A new psychology study at Washington University was no laughing matter: It found that older adults may have a harder time getting jokes because of an age-related decline in certain memory and reasoning abilities.
The research suggested that because older adults may have greater difficulty with cognitive flexibility, abstract reasoning and short-term memory, they also have greater difficulty with tests of humor comprehension.
Researchers tested about 40 healthy adults over age 65 and 40 undergraduate students with exercises in which they had to complete jokes and stories. Participants also had to choose the correct punch line for verbal jokes and select the funny ending to series of cartoon panels.
Findings were published earlier this month in the Journal of the International Neuropsychological Society.
The research conducted by graduate student Wingyun Mak and psychology professor Brian Carpenter showed that the younger adults did 6 percent better on the verbal jokes and 14 percent better on the comic portion than did older participants, Mak said.
But who decides what's funny?
The researchers, citing past work in the field, wrote that humor research is "rooted in the philosophical notion that humor arises from a sense of incongruity, a conflict between the expected and the actual."
"Successful comprehension of humor occurs upon resolving something that is seemingly incongruous with a logical but less obvious explanation."
Researchers used a verbal joke test developed in 1983 and used in other humor studies. Mak added a new element, though, by showing participants cartoons from the Ferd'nand comic strip, and asking them to choose between four panels to locate the funny ending. Three of the choices for each cartoon were the wrong ones, created by an artist for the study.
Participants had to respond to jokes like this one:
A businessman is riding the subway after a hard day at the office. A young man sits down next to him and says, "Call me a doctor ... call me a doctor."
The businessman asks, "What's the matter, are you sick?"
Participants then had to choose the right ending. For this one, the correct answer was "I just graduated from medical school."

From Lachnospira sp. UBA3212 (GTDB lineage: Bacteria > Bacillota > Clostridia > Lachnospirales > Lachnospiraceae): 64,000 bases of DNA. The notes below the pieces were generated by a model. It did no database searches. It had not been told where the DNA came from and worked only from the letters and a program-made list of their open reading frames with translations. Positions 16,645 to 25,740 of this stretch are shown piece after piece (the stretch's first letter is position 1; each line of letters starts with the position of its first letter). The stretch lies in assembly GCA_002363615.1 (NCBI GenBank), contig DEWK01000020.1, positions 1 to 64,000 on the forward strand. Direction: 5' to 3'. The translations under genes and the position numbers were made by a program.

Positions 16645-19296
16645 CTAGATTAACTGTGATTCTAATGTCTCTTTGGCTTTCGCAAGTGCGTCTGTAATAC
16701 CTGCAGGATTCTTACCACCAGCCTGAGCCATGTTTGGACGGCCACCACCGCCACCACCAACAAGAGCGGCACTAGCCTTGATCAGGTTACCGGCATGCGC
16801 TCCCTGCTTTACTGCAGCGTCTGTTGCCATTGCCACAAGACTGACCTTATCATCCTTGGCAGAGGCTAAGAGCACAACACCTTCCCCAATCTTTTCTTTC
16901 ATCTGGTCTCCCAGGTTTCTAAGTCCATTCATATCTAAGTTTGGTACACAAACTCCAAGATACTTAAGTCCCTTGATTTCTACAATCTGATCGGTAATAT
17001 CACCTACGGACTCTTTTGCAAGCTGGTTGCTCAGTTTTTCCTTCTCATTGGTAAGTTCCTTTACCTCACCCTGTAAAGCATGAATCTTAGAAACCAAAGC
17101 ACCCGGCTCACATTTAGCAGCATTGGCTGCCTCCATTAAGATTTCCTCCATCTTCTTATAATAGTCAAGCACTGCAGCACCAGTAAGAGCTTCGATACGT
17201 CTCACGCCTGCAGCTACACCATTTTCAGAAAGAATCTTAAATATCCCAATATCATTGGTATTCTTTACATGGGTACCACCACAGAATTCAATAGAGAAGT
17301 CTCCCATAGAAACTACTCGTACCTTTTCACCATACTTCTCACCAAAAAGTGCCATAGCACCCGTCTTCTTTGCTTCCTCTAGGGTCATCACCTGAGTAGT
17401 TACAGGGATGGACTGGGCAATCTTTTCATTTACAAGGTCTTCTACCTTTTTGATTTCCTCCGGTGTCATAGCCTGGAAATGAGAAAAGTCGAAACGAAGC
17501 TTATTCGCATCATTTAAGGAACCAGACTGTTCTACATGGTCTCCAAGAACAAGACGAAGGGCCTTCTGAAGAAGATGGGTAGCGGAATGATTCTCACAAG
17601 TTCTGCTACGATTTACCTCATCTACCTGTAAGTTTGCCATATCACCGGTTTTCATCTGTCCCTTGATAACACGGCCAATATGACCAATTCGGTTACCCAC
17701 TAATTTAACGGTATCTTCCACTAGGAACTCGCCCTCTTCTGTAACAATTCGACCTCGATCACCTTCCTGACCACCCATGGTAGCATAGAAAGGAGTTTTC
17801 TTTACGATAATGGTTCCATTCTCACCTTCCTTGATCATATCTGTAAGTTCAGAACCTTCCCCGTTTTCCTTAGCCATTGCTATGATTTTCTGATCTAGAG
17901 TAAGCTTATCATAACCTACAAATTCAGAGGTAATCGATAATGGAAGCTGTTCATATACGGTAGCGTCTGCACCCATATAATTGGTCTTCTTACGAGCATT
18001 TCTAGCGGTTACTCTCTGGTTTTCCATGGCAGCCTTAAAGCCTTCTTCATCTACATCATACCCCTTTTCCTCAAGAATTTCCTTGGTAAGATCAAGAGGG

Wrong choices were straightforward answers or conclusions that did not follow from the premise. Among the wrong answers: "Yes, I feel a little weak. Please help me."
"This wasn't a study about what people find funny. It was a study about whether they get what's supposed to be funny," Carpenter said.
"There are basic cognitive mechanisms to understanding what's going on in a joke. Older adults, because they may have deficits in some of those cognitive areas, may have a harder time understanding what a joke is about."
Mak said humor comprehension merits further study because of the potential physical and psychological benefits of humor.
"I think it's really important to note this doesn't mean older adults aren't funny or don't understand humor," Mak, who is from Los Angeles, said.
She said humor comprehension and humor appreciation are tested in different ways. The Washington University study didn't delve into humor appreciation. In fact, Mak said, older study participants who may have picked the wrong answers may also have been laughing at their choices at the time.
Josephine Bertani, 73, of St. Louis, took part in the study. She has some memory issues, and thinks she probably didn't come up with all the right answers.
Even so, she leads tours of senior citizens as a volunteer through St. Ambrose Catholic Church.
"I'll entertain them with jokes," she said, adding that some tour participants bring her jokes that she can read aloud on bus trips. Any cases of the older people not laughing? "Not yet," she said.